Grasping and perception are both affected by irrelevant information and secondary tasks: New evidence from the Garner paradigm

Miriam Löhr-Limpens (Corresponding Author), Frederic Göhringer, Thomas Schenk, Constanze Hesse

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4 Citations (Scopus)
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In their Perception-Action Model (PAM), Goodale and Milner (1992) proposed functionally independent and encapsulated processing of visual information for action and perception. In this context, they postulated that visual input for action is processed in an automatized and analytic manner, which renders visuomotor behaviour immune to perceptual interferences or multitasking costs due to sharing of cognitive resources. Here, we investigate the well-known Garner Interference effect under dual- and single-task conditions in its classic perceptual form as well as in grasping. Garner Interference arises when stimuli are classified along a relevant dimension (e.g., their length), while another irrelevant dimension (e.g., their width) has to be ignored. In the present study, participants were presented with differently sized rectangular objects and either grasped them or classified them as long or short via button-presses. We found classical Garner Interference effects in perception as expressed in prolonged reaction times when variations occurred also in the irrelevant object dimension. While reaction times during grasping were not susceptible to Garner Interference, effects were observed in a number of measures that reflect grasping accuracy (i.e., poorer adjustment of grip aperture to object size, prolonged adjustment times, and increased variability of the maximum hand opening when irrelevant object dimensions were varied). In addition, multitasking costs occurred in both perception and action tasks. Thus, our findings challenge the assumption of automaticity in visuomotor behaviour as proposed by the PAM.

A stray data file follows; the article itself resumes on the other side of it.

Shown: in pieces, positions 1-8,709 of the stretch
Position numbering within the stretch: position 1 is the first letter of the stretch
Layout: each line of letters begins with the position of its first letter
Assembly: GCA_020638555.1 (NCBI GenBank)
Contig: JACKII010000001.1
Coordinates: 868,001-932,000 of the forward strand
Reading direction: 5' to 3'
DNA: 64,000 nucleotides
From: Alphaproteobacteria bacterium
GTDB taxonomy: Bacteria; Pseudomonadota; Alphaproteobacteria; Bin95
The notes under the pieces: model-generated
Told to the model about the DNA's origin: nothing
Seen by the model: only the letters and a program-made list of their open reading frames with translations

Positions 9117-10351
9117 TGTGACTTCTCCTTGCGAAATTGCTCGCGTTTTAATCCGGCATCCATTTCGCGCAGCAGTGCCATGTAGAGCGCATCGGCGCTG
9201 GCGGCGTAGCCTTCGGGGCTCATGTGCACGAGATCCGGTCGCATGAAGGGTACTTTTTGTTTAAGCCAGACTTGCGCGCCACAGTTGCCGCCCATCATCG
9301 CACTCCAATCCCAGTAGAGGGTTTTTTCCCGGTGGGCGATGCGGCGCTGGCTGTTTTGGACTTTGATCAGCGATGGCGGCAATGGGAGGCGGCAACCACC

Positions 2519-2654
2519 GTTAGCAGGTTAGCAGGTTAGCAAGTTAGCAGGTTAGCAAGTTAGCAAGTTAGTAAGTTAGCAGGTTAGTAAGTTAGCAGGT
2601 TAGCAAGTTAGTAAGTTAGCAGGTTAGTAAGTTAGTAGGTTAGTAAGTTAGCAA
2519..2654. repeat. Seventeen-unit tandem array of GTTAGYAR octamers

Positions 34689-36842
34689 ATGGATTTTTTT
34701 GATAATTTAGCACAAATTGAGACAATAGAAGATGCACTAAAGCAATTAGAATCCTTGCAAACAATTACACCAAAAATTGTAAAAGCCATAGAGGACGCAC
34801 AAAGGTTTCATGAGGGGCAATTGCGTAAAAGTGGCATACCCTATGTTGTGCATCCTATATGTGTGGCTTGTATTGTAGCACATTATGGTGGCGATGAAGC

Original languageEnglish
Pages (from-to)1269-1283
Number of pages15
JournalPsychological Research
Early online date16 Feb 2019
Publication statusPublished - Jul 2020

Bibliographical note

Funding: This work was supported by the DFG Priority Program SPP 1772 concerning multitasking “Human performance under multiple cognitive task requirements: From basic mechanisms to optimized task scheduling” (DFG/SCHE 735/2-1) awarded to Thomas Schenk. We would like to thank Laura Koroknai for her assistance with data collection.


  • Perception-Action Model
  • Dorsal stream
  • Ventral stream
  • Garner Interference
  • Multitasking
  • Grasping


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